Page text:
Managing Healthcare Real Estate and Facilities is Critical During Uncertainty

Any business — and even with its special nature and frequently non-profit status, healthcare is still a business — has complex considerations beyond what seems to be its obvious concerns. A massive collection of activities is necessary to enable services offered to patients.

In addition to billing, HR, procurement, and logistics are such unglamorous activities as finance and asset management. At a time when the nature of healthcare is in disarray and the future uncertain, the last two become critical. Intelligent control of finances and asset portfolios becomes a hedge against the future and a necessary step in fiscal responsibility.

As is true in many industries, healthcare companies have a real estate aspect. They need physical locations to provide services tied to a geographic community. Even a smaller hospital requires significant real estate. As hospitals grow larger, or combine under single organizations, the holdings can become vast, with even single locations including multiple buildings, physical plants, and parking. And then there is the trend to establish satellite clinics and urgent care facilities to reach a broader market in a more cost effective way.

According to Michael Pappas of BDO Consulting, writing in Facility Executive, a medical center spends $5,000 annually on maintenance, utilities, and other services for each full-time employee equivalent. Given that real estate represents 40 percent of a hospital’s balance sheet assets, real estate, buildings, utilities, and their management are an enormous financial consideration.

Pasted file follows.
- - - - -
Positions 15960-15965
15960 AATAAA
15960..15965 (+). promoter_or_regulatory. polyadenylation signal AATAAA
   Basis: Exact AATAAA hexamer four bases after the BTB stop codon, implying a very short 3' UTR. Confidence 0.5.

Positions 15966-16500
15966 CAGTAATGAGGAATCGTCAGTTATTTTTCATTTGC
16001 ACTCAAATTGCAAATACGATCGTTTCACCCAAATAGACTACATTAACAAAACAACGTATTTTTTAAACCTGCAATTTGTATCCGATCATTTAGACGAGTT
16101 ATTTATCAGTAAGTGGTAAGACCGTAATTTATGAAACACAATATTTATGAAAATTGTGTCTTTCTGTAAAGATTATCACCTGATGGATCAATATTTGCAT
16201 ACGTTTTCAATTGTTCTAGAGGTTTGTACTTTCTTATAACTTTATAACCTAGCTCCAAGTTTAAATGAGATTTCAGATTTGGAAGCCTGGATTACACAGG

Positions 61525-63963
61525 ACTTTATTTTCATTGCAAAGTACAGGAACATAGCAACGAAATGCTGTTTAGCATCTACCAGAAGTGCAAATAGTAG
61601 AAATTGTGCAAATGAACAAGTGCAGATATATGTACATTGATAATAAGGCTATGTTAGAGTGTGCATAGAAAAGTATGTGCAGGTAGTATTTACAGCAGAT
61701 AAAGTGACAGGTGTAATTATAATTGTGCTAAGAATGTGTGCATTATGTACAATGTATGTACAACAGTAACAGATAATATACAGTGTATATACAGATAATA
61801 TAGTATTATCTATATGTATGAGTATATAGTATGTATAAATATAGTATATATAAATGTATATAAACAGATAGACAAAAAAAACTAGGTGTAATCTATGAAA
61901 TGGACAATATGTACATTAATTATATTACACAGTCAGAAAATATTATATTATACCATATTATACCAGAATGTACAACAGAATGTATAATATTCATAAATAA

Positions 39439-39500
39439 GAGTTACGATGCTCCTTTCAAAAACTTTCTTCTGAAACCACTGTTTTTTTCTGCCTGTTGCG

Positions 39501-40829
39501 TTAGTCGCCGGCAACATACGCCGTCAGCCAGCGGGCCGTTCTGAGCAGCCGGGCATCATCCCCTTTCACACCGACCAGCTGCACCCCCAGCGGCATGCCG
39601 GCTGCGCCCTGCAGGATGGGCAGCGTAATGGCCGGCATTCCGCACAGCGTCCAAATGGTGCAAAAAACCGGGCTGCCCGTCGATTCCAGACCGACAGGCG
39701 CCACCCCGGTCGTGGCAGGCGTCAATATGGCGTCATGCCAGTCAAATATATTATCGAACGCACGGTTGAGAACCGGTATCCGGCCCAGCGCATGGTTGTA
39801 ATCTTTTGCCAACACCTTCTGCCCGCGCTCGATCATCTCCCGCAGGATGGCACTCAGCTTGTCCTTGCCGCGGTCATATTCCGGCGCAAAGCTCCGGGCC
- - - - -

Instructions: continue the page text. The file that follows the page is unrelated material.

Sound management must include real estate and facilities. They are tools the organization can use to achieve its overall goals and must include the following, as Pappas notes:

  • Executives must understand costs, utilization, and productivity to know whether these assets are being used wisely and returning the value they represent.
  • Develop an operational model to improve services, reduce costs, and improve resource usage.
  • Regularly review contracts and audit performance of providers.
  • Undertake future real estate decisions to preserve flexibility and support strategic goals.
  • Apply the right forms of analysis to understand capital projects and their impacts on cash flow, revenues, and balance sheets.
  • Design spaces to more effectively enable treatment and movement through the facilities.
  • Incorporate plans for remote work to lighten the demand burden on physical facilities.
  • Include IT infrastructure in planning and management, with a governance framework that considers privacy, data quality, security, integration, and cyber defenses.

Important in its own right, the need to manage facilities and real estate also shows how expansively managers need to think and plan in the modern healthcare setting.

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